Colchester Zoo’s charity, Action for the Wild, has been supporting Wildlife Vet International (WVI) for many years. Funds donated have been used to help assess the health of wild and captive Amur leopards and their prey base in the wild. For 2013, they included the Amur tiger into the research, as both cats share the same habitat and are vulnerable to the same diseases, such as the canine distemper virus (CDV).

It has been highlighted by WVI that CDV is a potential killer to tigers in many countries. New major research is currently under way in Russia to help discover how the country’s Amur tigers are contracting this virus.

In the Russian Far East, CDV has been definitively diagnosed in two wild tigers with neurological symptoms and unnatural behaviour. Other clinically similar cases suspicious of CDV in wild Amur tigers have not been confirmed by laboratory testing. A recent scientific paper (Seimon et al, 2013) now confirms CDV as an emerging disease for the Amur tiger and is directly or indirectly responsible for the deaths of approximately 1% of the wild population.

The paper concludes “Our report illustrates the importance of long-term wildlife monitoring and health surveillance in identifying emerging threats in endangered species. Identifying animal reservoirs for CDV and identifying the CDV strains that are transmissible to and among wildlife species, including Amur tigers and Amur leopards, is essential for guiding conservation and mitigation efforts.”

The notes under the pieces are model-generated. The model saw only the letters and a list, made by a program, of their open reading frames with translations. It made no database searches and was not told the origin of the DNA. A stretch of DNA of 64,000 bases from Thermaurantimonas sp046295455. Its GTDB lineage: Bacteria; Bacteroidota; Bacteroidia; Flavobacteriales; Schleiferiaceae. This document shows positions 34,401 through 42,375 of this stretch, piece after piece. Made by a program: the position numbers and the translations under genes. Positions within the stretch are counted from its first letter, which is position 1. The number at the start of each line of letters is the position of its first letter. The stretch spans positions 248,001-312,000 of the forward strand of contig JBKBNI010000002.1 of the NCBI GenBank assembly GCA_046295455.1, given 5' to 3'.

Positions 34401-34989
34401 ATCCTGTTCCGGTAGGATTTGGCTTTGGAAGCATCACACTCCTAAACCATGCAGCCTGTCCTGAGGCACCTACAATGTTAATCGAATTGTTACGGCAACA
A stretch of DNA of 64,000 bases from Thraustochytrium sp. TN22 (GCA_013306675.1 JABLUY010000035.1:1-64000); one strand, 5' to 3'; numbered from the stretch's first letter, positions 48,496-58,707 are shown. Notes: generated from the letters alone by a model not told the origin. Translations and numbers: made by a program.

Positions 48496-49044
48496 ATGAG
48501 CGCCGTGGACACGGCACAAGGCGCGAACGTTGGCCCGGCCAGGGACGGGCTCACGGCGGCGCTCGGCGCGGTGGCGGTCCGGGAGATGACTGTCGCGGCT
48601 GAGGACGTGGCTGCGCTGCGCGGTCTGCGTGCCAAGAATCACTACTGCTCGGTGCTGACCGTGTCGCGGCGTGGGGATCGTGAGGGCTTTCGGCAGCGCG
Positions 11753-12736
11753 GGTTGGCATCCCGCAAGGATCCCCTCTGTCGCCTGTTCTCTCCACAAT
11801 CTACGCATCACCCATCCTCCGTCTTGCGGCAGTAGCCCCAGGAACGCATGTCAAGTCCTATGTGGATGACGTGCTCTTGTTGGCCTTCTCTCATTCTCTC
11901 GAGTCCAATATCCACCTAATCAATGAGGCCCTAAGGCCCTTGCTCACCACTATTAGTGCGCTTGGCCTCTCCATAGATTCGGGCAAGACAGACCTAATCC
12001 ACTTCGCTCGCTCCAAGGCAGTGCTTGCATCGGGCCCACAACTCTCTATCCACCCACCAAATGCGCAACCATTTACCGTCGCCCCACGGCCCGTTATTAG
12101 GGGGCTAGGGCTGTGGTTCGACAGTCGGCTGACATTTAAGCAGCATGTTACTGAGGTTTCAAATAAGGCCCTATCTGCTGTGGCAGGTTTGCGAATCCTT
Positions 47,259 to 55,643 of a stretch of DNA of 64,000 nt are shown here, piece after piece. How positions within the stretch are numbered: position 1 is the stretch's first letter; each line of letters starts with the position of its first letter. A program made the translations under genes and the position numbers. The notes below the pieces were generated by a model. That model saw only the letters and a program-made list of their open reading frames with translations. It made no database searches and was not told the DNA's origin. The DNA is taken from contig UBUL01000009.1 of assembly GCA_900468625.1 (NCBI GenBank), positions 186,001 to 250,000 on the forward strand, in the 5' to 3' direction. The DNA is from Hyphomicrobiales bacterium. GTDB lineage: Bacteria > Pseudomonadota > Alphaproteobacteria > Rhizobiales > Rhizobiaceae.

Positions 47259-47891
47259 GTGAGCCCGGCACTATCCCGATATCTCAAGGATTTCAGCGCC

So where has the disease come from – wildlife or pets? Is tiger CDV related to dog CDV at all?

A team of Amur Leopard and Tiger Alliance (ALTA) partners are currently working together to investigate where the reservoir for this disease may be. In the recent paper it was noted that domestic dogs and wildlife, such as raccoon dogs, were the most likely disease reservoirs. There is little evidence to suggest transmission between tigers, and tigers are known to encounter and kill domestic dogs.

The first phase of investigation involved trapping and testing small wild carnivores in tiger and leopard habitat. The next phase focused on domestic pets surrounding the newly created national park; the ‘Land of the Leopard’. Pet owners were interviewed and blood and nasal samples were taken from 200 dogs and cats. Pet owners were asked about previous animals they had owned, and whether they had suffered from any diseases, including diseases with symptoms similar to canine distemper.

This is important research and information gathered will allow a greater understanding of significant disease threats to the Amur tiger and Amur leopard.

Picture of Dr John Lewis checking an Amur tiger © John Lewis.

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